As a journalist, there are certain rules you must undertake when reporting the courts and crimes which have gone on trial. Firstly it is important to remember when a case becomes active, you run of the risk of being in contempt of court. The case becomes legally active when one of the following is acted upon: when an arrest is made; when an arrest warrant has been issued; when a person has been charged or when the magistrates order a summons. A magistrates is a civil officer who lays out the law in criminal offences but civil cases will not be dealt with by the magistrates because this is not the order of the courts.
Prejudice is also a key factor in contempt of court, because it mean
s writing an article or a piece that gives your audience and readers an opinion which may not necessarily be in the favour of the defendants. If material which creates SUBSTANTIAL risk of severe prejudice to the active proceeds, regardless of your intent when writing, then you are guilty of contempt of court once the material you have produced is published or broadcasted. The ACTIVE period of a criminal or civil case determines what can be published by a journalist.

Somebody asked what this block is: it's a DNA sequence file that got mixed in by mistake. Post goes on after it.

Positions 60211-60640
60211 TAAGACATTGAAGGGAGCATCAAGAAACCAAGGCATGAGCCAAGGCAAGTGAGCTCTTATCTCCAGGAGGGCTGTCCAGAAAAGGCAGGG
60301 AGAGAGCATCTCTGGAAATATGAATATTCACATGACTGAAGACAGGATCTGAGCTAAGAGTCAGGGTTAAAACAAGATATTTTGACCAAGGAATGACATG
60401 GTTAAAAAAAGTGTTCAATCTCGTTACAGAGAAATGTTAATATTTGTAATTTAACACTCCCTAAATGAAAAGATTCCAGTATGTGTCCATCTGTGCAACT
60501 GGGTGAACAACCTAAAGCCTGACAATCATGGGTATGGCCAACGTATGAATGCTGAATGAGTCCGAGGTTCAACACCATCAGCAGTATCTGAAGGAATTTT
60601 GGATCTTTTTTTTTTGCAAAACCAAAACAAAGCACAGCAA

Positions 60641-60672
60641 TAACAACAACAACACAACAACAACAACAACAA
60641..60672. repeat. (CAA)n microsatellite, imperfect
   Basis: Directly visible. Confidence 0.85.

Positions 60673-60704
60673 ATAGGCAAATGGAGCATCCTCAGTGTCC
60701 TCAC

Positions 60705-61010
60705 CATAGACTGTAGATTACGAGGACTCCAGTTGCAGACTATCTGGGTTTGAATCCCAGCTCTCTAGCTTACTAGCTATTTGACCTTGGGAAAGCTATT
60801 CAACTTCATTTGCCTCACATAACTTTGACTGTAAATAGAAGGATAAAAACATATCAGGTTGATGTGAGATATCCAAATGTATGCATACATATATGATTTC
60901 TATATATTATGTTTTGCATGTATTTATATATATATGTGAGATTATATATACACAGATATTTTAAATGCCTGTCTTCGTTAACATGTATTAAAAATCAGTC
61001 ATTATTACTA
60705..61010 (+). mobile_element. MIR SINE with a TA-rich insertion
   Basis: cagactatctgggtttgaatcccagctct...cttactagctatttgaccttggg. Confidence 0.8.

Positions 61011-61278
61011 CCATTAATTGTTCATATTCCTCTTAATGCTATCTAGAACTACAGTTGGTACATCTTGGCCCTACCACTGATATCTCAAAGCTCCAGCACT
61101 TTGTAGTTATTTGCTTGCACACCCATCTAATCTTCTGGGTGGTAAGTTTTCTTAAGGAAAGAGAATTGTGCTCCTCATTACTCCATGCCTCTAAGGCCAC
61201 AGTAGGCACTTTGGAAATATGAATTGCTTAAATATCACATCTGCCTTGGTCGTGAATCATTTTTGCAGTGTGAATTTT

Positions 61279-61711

However, the Contempt of Court Act 1981 is more lenient on civil cases because juries are rarely used, so journalist have much greater leeway about civil cases than criminal ones. If contempt of court is committed, then the suspect may go free from a crime they may have committed because they would not have had a free and fair trial. The person who then published the piece, could face jail themselves.
Whilst also in the courtroom, journalists must remember that if the jury is not present in the courtroom and there are legal discussions, they should not report until verdicts are reached.
Journalists may report information before the trial in the following seven points:-
- Names, addresses, ages and occupations of the defendants
- The name of the court and the names of magistrates
- Names of lawyers or the barristers who are present in the room
- The charges to be faced
- Any arrangements of bail conditions
- Date and location of where the case is adjourned
- And whether there was an operation of any legal aid
The 2003 Courts Act introduced law meaning that huge costs could be liable to anybody, including journalists and media bodies, IF they are held to have committed serious misconduct.
Absolute privilege is a defence for libel when court reporting, but this will be explained in my future blog on Qualified privilege and Libel.